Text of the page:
Last week I attended a Collaborative Intelligence Workshop / by Neil Fogarty, where I participated in exercises designed to help participants become better collaborators. With thanks to Neil Fogarty for the inspiration, I wanted to share what I learned – in the form of six tips for improving merge with your remote and internal software development teams.
Yes, Yes, Yes
Next time a team member brings a new idea to you, say “yes.” Better yet, always say “yes” to new ideas, as in: “Yes, that is a great idea – now let’s see if this will work for our team.”
Saying yes doesn’t mean a commitment to implementation. It means a commitment to giving every idea a real chance. Remember: the best products and solutions are built by new ideas and new thinking, so keep an open mind for the best chance at collaboration.
Break up the Tribe
Over time, groups start thinking alike – and when someone doesn’t think like the group, they are eventually excluded. When you see this happening, intervene – quickly. Reach out to ream leaders, preferably in person, to discuss the tendency toward groupthink, and if needed, create a platform for against-the-current ideation, such as a “devil’s advocate” brainstorming session where you actively invite people to poke holes in existing processes and thinking.
Breaking up your tribe will allow individuals with different ideas into the group, creating a stronger idea pool and leading to better products.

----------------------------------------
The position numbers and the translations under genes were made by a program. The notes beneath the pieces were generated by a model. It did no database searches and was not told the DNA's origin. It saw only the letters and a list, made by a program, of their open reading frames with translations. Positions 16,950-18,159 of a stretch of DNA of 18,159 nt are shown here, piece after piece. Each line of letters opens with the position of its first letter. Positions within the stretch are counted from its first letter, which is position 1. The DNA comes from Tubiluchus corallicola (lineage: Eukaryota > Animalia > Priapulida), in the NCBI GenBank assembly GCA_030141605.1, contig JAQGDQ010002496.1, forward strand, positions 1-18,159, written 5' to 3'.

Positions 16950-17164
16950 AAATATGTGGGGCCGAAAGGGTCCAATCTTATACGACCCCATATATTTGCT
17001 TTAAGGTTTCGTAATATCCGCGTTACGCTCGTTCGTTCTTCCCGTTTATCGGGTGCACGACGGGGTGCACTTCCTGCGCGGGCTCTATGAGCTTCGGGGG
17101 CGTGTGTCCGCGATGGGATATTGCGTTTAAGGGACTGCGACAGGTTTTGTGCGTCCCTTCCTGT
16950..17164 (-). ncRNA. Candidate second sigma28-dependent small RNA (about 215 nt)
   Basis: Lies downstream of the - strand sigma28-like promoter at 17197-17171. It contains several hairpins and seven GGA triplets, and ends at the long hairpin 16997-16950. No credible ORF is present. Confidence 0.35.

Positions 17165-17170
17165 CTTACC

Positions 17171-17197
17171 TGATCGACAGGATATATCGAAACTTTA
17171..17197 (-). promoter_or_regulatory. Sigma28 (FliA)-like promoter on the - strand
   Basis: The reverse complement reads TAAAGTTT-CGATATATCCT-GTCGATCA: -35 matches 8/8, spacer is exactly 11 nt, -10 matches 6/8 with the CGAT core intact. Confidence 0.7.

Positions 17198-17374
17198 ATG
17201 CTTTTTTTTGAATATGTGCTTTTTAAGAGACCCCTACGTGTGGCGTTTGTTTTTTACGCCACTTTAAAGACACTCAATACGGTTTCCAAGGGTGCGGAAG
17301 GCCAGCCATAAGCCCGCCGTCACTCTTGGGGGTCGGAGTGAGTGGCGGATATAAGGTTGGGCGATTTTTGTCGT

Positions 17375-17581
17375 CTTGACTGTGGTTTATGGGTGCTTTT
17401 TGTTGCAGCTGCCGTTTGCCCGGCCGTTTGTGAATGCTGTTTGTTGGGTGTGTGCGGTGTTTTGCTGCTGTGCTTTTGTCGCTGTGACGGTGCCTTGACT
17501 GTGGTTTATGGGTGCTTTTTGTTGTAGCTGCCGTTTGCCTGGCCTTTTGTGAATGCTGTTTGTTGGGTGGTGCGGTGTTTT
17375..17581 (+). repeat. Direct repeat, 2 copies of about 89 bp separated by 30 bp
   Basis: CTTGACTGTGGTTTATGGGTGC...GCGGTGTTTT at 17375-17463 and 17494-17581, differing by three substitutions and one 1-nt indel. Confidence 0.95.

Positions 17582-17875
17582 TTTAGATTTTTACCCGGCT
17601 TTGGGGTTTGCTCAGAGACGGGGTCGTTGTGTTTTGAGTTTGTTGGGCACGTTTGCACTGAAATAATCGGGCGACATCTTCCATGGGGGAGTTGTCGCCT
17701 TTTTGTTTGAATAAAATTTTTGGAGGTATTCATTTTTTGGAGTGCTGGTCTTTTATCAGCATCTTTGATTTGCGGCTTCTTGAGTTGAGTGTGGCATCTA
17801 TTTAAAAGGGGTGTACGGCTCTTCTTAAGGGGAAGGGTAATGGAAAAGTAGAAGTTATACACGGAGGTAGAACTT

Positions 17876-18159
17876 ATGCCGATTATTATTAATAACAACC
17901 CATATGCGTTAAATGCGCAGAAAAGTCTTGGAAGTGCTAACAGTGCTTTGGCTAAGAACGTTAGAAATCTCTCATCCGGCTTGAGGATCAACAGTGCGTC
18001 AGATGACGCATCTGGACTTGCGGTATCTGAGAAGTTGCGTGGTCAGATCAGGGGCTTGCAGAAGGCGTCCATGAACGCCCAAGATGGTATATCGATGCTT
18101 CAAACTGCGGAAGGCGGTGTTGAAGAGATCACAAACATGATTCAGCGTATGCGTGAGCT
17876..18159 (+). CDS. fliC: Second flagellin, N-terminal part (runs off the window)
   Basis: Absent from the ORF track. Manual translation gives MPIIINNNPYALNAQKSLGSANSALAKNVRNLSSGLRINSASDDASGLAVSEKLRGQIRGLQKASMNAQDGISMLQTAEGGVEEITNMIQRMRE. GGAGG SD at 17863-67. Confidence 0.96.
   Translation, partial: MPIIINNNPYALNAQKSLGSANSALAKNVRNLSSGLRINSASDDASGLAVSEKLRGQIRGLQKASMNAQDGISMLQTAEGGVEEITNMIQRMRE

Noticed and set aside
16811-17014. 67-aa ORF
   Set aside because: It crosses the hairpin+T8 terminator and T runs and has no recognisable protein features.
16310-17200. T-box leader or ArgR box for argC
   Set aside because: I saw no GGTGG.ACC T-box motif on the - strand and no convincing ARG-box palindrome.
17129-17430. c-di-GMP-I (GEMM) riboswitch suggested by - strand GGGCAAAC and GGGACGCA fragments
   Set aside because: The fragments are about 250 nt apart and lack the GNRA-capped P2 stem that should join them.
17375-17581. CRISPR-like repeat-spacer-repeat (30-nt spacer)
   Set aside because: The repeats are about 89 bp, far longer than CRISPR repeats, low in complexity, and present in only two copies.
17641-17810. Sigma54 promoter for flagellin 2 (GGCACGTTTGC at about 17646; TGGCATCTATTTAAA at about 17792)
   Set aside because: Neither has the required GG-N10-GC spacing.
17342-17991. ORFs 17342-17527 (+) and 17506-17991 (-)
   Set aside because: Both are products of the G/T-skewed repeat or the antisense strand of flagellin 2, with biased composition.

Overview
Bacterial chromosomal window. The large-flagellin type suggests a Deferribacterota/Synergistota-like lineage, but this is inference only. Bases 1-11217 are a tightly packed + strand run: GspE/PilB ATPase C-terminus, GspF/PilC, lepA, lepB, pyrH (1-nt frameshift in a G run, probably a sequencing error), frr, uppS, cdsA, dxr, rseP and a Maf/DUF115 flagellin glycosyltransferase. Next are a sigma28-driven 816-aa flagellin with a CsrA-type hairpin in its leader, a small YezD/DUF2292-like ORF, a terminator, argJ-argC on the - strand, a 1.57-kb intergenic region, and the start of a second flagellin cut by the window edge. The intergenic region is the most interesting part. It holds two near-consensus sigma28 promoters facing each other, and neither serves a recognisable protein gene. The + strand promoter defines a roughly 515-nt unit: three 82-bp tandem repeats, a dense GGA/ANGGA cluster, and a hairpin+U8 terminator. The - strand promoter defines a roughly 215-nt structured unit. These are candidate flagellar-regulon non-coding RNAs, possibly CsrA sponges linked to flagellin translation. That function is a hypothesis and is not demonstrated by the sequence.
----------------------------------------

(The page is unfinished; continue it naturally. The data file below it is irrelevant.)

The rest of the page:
Create a Team of Many Colors
Take the time to understand what type of collaborator and strength each individual in your team has – use tools like the Strengths Finder and iMA “What Color Are You” tests. Then share the findings with all team members. With the data gathered from these tests, each team member knows where their own and their colleagues’ strengths and motivations lie.
Our experience and management research both show us that diverse teams perform at higher levels than teams that are all “one color” – so encourage top performance by helping teams understand their strengths and collaborating more effectively because of that knowledge.
Communicate Your Collaboration Goals
A team needs to understand why they are collaborating: what are the business objectives related to the project or initiative on which they are working with you?. Using both formal and informal structures – from weekly progress checks to online dashboards – to track results against the goals is a great way to ensure everyone’s working toward the same objectives. And always communicate and recognize achievements when the goal has been met. Knowing what the objectives are and why they matter makes it easier and more effective to collaborate as part of a team.
Don’t Fix Everything
Not every issue in a team needs to be resolved. If the issue encountered is not compelling, then don’t solve it. Focus only on solving compelling issues that will benefit the team. It’s like being a parent of siblings: most of the time, the disagreements and conflicts resolve themselves – and those disagreeing with one another will feel more empowered and effective if they figure our how to solve challenges on their own or as part of a small group than if a senior team member sweeps in to fix it.
Finally, great collaboration happens when failure happens. As Neil Fogarty said during the workshop, “Success is a lousy teacher”. Don’t be afraid to try different collaboration techniques and pay attention to the outcomes so that you can learn from your mistakes.
What’s worked (or not worked) for you in collaborating with a software team in the past? I’d love to hear about it – please offer your comments in the section below.